Discovery of Mutations that are Functional in Cancer Could Provide New Treatment Targets - European Medical Journal
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Discovery of Mutations that are Functional in Cancer Could Provide New Treatment Targets

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Oncology
2 Mins

POTENTIAL new targets for cancer treatments have been identified following the discovery of nearly 200 mutations in non-coding DNA that have a functional role in cancer by researchers at the University of California San Diego, California, USA. The findings provide greater insights into how tumour development and growth is influenced in the non-coding regions of the genome.

Nearly 200 Mutations

Previous research had uncovered just one non-coding mutation called TERT that appeared to play a role in cancer following analysis of genomic data of human tumours from The Cancer Genome Atlas (TCGA). For this new study, the team also used TCGA data, comparing tumour samples of 930 cancer patients to normal tissue samples from the same patients, adding a crucial extra step of identifying changes in gene expression. This led to the discovery of nearly 200 non-coding mutations that alter gene expression.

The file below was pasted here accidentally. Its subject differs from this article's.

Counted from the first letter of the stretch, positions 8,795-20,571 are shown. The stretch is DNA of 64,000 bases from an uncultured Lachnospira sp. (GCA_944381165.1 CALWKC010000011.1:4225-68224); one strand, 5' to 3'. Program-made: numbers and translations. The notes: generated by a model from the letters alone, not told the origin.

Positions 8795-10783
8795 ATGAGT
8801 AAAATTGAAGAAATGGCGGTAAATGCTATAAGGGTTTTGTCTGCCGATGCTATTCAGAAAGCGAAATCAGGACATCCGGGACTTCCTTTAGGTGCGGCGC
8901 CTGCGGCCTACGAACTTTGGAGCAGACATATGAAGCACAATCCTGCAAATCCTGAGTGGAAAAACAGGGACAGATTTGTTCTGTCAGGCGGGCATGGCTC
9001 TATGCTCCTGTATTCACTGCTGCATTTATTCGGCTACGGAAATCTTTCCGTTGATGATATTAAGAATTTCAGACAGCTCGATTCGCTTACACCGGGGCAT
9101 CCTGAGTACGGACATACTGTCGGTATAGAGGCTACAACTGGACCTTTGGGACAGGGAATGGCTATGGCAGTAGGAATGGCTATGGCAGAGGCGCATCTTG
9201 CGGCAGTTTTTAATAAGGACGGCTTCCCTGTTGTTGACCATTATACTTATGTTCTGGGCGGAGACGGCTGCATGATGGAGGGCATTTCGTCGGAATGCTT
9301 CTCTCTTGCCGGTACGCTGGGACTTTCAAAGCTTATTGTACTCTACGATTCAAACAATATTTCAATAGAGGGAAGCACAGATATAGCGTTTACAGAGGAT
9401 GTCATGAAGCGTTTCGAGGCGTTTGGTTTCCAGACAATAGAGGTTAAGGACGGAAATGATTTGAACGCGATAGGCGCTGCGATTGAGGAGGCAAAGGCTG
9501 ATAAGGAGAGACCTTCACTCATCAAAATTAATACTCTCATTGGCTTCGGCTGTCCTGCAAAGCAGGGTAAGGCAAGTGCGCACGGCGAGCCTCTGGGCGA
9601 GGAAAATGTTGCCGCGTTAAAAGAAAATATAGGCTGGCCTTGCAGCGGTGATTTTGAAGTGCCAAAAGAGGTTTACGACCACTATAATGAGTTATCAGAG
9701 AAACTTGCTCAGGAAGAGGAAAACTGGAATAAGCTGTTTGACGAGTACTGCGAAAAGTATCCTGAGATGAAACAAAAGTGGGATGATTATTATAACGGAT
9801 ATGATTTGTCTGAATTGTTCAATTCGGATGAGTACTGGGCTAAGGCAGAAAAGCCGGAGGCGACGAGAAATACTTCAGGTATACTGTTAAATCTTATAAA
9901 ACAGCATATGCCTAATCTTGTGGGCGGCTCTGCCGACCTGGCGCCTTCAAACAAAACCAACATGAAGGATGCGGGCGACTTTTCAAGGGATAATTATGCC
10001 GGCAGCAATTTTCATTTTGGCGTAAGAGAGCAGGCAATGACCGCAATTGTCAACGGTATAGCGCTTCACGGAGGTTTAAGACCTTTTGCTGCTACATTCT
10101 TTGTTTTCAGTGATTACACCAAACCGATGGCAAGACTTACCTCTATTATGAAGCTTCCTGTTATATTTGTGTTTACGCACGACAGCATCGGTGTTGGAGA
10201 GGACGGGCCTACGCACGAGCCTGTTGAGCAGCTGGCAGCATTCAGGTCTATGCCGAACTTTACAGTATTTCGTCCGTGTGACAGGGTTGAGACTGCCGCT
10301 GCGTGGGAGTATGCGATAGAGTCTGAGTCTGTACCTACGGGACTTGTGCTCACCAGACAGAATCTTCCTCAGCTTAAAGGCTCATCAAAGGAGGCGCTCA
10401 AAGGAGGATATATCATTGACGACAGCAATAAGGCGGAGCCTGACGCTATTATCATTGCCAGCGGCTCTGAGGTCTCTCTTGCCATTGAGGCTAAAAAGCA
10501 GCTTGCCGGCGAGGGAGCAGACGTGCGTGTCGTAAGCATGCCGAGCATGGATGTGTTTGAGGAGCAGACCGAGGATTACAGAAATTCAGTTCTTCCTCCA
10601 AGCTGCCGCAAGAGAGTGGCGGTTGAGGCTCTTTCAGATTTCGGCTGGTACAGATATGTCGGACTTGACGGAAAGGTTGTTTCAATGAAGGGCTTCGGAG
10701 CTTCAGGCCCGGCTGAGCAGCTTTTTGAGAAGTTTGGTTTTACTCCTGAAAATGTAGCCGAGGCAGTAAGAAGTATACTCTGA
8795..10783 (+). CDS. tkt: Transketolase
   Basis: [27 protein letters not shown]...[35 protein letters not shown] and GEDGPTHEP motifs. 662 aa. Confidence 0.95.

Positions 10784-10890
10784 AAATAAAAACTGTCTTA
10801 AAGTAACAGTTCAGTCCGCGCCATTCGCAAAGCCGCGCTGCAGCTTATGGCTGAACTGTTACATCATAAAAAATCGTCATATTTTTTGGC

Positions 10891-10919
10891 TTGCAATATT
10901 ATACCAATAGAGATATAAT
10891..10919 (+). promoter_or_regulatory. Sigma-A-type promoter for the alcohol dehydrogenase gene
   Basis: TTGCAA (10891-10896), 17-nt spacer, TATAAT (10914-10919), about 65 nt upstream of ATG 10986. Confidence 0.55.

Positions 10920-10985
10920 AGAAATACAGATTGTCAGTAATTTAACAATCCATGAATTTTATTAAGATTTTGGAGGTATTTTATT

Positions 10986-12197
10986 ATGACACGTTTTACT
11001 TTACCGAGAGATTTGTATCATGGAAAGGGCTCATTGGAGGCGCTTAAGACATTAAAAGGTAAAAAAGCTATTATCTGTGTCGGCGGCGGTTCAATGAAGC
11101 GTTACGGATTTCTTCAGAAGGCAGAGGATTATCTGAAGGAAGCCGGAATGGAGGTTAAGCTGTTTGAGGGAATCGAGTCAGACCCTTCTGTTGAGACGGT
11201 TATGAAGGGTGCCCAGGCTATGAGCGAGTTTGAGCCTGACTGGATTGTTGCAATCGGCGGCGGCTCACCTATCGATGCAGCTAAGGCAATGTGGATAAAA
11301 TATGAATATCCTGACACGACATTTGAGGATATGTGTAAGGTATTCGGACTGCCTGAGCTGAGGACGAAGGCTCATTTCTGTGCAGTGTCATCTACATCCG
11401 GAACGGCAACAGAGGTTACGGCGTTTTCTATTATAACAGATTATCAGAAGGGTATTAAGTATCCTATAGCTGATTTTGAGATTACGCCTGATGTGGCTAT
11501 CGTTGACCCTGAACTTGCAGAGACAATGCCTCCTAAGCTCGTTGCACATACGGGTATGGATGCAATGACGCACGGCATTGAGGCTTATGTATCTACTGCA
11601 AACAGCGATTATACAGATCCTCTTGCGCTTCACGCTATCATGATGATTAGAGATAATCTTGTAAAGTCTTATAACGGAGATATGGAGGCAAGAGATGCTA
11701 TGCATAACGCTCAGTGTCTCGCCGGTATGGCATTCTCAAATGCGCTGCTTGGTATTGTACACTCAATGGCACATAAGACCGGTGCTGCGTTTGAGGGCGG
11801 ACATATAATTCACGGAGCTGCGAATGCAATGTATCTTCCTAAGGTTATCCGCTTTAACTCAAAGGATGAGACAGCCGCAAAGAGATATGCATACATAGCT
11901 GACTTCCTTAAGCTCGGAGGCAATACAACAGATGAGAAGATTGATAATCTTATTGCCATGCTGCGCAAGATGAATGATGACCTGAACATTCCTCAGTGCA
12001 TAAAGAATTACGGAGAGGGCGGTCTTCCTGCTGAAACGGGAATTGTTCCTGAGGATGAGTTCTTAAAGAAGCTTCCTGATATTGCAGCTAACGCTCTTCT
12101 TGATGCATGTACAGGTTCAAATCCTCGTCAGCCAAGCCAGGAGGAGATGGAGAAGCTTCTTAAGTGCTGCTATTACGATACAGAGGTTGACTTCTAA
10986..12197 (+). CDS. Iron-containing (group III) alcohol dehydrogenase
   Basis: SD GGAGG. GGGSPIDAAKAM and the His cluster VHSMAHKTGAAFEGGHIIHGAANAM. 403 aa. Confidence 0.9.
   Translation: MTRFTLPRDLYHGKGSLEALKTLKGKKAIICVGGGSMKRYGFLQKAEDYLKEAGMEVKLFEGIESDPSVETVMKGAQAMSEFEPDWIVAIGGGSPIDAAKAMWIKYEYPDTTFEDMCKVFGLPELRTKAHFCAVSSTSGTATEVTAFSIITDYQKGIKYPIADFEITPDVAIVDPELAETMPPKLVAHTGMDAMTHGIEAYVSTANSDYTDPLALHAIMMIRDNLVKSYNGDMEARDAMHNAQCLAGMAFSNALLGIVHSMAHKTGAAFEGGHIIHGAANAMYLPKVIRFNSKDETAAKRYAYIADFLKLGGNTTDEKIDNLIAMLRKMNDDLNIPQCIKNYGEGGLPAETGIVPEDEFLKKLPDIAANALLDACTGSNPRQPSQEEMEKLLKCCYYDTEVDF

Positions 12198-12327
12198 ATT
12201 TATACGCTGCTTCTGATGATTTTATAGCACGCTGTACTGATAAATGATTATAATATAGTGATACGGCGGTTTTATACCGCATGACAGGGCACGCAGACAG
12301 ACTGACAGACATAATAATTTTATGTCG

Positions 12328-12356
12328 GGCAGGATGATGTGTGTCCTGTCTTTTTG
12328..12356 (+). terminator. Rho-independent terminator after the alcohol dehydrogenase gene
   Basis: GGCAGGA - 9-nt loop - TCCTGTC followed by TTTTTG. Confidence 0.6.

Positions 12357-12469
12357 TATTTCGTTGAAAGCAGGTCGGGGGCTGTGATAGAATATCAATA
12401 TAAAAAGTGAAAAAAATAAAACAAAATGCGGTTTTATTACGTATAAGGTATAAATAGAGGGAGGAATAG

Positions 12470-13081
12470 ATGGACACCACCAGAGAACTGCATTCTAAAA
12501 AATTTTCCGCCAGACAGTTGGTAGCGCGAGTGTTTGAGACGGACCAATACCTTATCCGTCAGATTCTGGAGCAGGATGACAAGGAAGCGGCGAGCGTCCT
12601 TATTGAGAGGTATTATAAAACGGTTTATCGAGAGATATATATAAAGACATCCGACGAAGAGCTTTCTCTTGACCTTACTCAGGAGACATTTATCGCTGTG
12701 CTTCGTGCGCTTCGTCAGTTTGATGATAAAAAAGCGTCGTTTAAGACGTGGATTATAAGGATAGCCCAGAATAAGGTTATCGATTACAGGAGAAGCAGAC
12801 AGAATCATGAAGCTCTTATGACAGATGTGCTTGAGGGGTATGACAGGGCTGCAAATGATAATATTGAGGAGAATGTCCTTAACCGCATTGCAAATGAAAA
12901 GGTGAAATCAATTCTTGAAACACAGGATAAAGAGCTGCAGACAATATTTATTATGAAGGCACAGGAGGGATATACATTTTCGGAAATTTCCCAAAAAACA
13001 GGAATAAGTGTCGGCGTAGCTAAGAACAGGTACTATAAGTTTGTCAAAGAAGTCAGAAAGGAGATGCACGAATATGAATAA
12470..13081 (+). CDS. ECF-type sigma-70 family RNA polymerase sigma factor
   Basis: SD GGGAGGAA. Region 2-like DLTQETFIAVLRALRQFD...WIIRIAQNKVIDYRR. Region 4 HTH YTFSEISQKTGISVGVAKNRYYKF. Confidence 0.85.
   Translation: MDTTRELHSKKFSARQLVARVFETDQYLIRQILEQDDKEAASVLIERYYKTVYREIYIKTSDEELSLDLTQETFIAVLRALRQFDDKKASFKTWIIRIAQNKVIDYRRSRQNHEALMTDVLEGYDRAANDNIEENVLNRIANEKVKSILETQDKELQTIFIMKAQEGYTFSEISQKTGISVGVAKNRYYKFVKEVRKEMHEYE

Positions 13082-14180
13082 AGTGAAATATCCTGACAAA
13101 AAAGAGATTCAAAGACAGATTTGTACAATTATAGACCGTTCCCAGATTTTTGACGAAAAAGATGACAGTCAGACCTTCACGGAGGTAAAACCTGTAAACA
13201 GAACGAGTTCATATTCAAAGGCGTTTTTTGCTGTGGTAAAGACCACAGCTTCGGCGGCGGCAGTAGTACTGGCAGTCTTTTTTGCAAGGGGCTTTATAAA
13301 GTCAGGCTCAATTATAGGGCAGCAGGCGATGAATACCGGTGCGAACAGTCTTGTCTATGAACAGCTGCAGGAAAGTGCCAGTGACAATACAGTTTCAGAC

“Most cancer-related mutations occur in regions of the genome outside of genes, but there are so incredibly many of them that it’s hard to know which are actually relevant and which are merely noise,” commented senior author Prof Trey Ideker, University of California, San Diego, USA. “Here for the first time we found about 200 mutations in non-coding DNA that are functional in cancer, and that’s about 199 more than we knew before.”

Activation of DAAM1 Gene

Following laboratory testing of three of the mutations by replicating the non-coding mutation in cells and observing the subsequent changes in gene expression, one in particular stood out. This was a non-coding mutation that affects the DAAM1 gene. “DAAM1 activation makes tumour cells more aggressive, and better able to invade surrounding tissues,” explained first author Dr Wei Zhang.

New Treatments

The findings could provide a lot of potential for the development of new drugs to treat cancer. The next stage is to establish whether there are certain subtypes of cancer by combining these non-coding mutations with coding mutations. The researchers hope this information will identify a particular therapy approach or find actions such as whether or not a patient has a particular mutation pattern that can provide diagnostic or prognostic clues.

 

James Coker, Reporter

For the source and further information about the study, click here.